Posted by: Lisa Hill | March 3, 2014

The Yellow Papers (2014), by Dominique Wilson

The Yellow PapersDominique Wilson is an Australian author of French-Algerian origin, and her debut novel resonates with her perception of Australia’s multicultural heritage ‘from the other side’.  It’s the story of Chen Mu, a fugitive from justice who finds refuge in Australia at the turn of the 20th century.  While Wilson’s character suffers his share of the prevailing anti-Chinese hostility, he manages a kind of redemption in the Outback, and becomes an inspiration for an end to post-WW2 anti-Asian racism.

It’s a complex journey for this character.  Aged only seven, Chen Mu leaves China in 1872 when authorities select this bright young boy to study in the US.  The idea was that, having suffered an inglorious defeat in the Opium Wars, China sought to retrieve its sovereignty by modernising its weaponry with input from beyond its own borders.  All goes to plan for Chen Mu until an impulsive act makes him flee and he finally ends up working on a property outside a mining town called Umberumberka, the original name of Silverton near Broken Hill, where a reservoir bears this name.  (See also a heritage site describing the Mutawintji National Park).

Lotus brush rest. Source:

Lotus brush rest.

Chen Mu settles on a pastoral property run by Matthew Dawson, a rich pastoralist, and ends up mentoring Dawson’s son, Edward, who goes on to become the central character in the latter part of the novel.  Wilson successfully links some otherwise improbable circumstances with Chen Mu’s Confucian wisdom and Edward’s interest in Chinese antiquities, an interest which derives from a calligraphy brush rest that is the sole tangible remainder of Chen Mu’s Chinese heritage.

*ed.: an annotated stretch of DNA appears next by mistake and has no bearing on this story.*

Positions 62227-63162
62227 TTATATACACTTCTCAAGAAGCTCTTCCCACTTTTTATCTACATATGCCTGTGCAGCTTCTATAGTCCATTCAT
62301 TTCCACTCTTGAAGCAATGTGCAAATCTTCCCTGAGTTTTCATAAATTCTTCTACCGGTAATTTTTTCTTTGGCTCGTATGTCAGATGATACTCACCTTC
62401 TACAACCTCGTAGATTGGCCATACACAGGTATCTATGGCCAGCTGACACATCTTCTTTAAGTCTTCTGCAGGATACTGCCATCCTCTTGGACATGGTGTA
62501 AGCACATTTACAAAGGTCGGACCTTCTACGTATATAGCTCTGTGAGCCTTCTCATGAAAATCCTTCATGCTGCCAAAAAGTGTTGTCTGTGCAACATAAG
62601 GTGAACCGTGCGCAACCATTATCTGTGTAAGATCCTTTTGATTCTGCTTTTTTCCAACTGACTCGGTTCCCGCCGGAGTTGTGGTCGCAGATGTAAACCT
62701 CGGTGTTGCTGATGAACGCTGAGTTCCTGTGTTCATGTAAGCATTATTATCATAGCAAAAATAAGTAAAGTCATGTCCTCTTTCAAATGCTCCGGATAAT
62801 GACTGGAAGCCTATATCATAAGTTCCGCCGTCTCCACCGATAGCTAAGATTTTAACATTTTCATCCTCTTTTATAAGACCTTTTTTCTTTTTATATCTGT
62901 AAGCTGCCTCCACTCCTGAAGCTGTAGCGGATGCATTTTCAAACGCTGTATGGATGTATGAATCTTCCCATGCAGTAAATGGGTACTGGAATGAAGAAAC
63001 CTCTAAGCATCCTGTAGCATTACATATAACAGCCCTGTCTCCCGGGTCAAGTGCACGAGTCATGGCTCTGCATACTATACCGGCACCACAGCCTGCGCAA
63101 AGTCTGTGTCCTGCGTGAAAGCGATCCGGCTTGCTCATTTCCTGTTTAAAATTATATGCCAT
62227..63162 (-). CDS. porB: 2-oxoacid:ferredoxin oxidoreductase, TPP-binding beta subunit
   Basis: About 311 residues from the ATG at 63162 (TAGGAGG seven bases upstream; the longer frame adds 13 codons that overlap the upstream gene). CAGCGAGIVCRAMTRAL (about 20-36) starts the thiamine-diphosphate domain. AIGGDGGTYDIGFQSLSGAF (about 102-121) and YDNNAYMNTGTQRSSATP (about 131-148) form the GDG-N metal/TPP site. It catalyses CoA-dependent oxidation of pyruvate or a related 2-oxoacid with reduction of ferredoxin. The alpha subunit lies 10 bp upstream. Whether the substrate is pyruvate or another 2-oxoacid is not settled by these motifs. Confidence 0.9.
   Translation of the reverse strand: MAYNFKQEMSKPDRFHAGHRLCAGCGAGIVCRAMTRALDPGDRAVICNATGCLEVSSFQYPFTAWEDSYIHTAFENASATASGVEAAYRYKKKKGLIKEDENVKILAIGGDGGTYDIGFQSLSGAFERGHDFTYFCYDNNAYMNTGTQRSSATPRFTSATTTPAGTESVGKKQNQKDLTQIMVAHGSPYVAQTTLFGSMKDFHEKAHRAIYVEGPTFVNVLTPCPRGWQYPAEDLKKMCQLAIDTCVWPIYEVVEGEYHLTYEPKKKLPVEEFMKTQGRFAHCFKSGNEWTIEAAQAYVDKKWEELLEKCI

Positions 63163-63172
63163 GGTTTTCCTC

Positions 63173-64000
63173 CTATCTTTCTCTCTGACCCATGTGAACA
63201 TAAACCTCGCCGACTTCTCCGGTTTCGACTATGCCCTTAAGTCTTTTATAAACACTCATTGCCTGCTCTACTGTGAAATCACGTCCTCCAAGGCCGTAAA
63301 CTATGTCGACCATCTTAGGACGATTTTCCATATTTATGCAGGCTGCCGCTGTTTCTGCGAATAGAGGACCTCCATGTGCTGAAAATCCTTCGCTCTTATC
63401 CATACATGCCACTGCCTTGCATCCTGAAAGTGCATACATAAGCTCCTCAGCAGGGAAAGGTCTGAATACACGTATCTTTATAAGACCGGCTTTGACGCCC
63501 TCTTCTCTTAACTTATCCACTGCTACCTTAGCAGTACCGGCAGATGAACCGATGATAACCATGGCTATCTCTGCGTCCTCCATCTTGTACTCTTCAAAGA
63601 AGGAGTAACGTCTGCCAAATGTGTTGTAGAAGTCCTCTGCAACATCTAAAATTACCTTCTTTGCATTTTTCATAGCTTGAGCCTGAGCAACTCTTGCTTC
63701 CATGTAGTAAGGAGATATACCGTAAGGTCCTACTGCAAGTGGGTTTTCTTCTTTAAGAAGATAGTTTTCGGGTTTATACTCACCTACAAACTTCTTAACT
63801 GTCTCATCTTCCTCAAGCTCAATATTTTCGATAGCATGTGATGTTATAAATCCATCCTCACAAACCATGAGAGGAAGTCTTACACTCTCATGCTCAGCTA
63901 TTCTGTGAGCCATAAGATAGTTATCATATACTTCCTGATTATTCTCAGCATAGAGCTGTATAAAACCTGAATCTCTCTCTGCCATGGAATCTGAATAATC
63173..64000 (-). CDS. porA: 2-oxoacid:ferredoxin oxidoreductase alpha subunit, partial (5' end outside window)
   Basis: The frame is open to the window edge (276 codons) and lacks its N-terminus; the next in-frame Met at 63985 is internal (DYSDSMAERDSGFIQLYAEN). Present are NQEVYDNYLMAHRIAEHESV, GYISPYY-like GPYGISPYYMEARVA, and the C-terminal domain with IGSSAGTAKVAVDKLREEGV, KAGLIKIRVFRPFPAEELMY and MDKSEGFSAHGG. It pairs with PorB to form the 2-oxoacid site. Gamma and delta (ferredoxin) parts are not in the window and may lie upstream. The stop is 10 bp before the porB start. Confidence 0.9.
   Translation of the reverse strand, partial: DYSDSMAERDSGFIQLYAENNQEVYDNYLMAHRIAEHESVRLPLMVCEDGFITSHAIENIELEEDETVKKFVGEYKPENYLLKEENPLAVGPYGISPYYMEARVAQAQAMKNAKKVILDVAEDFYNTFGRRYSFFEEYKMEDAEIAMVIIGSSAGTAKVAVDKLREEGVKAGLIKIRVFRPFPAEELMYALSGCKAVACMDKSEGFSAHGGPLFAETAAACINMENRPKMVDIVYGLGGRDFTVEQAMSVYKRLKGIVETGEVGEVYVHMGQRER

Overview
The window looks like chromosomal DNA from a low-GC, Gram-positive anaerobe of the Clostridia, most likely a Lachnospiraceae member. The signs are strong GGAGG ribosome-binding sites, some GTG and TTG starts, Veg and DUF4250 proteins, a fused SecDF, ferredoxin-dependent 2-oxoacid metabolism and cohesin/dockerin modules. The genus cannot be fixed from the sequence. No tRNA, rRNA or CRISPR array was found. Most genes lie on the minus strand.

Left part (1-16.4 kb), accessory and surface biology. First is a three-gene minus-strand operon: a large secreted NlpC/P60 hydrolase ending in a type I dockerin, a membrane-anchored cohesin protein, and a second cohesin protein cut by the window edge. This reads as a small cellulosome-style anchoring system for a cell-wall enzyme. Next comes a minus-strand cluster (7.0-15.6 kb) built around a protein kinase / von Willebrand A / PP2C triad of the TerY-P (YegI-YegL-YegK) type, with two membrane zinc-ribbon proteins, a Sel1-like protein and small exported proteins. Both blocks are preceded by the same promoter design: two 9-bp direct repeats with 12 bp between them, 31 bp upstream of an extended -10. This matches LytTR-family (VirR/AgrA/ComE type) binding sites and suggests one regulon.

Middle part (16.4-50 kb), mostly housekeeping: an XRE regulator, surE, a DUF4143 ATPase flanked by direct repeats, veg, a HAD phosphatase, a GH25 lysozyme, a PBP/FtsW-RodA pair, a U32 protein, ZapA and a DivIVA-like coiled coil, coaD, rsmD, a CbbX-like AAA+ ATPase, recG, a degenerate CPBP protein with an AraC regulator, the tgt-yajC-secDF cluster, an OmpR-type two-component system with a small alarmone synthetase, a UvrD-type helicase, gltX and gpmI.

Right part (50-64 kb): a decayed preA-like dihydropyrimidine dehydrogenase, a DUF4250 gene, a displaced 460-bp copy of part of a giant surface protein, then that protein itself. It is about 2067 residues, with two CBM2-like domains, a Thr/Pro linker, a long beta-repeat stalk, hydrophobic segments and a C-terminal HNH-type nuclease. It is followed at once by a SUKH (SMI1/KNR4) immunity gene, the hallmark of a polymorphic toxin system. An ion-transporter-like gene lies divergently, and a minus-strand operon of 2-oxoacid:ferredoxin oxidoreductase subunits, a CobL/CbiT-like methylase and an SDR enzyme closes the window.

What separates The Yellow Papers from the usual historical saga is partly the way Wilson redefines ‘family’ to include Chen Mu, and partly the way she respects the reader’s intelligence and leaves some gaps in the 90-year chronology that can be inferred without needing to labour the point.  Even so, at 348 pages, it’s quite a long novel, and some of it is quite confronting.

Edward is of an age to witness four wars, but it’s his last one, the Korean War, which finds him behind the lines and eventually a POW.   Unsurprisingly, his dreadful experiences make him anti-Asian, which compromises his long-standing affection for Chen Mu and his feelings for Ming Li, the love of his life who he’d met in China during WW2, just in time to be separated as Mao Tse Tung’s Communists closed China to the world.  Wilson is particularly good at rendering Edward’s confusion and guilt about reconciling his conflicting memories.

I was impressed by the uncompromising ending.  The novel gathers tension towards the end, and the characters find themselves locked in a destructive pattern of relationships forged by ideology rather than human behaviour.  I can’t say more without spoilers, but this is a novel that saves its biggest shock till the end.

You can hear Dominique Wilson chatting about her book on this podcast on Radio Adelaide.

Author: Dominique Wilson
Title: The Yellow Papers
Publisher: Transit Lounge 2014
ISBN: 9781921924613
Source: Review copy courtesy of Transit Lounge


Transit Lounge: The Yellow Papers
Fishpond: The Yellow Papers


  1. This sounds very interesting. Thanks for bringing it to our attention.


    • I think you’d like it a lot, Marg:)


  2. […] is the second novel of Dominique Wilson, who wrote The Yellow Papers, a book I really liked. (See my review). This book is even better, signalling to me that Dominique Wilson is an author to […]


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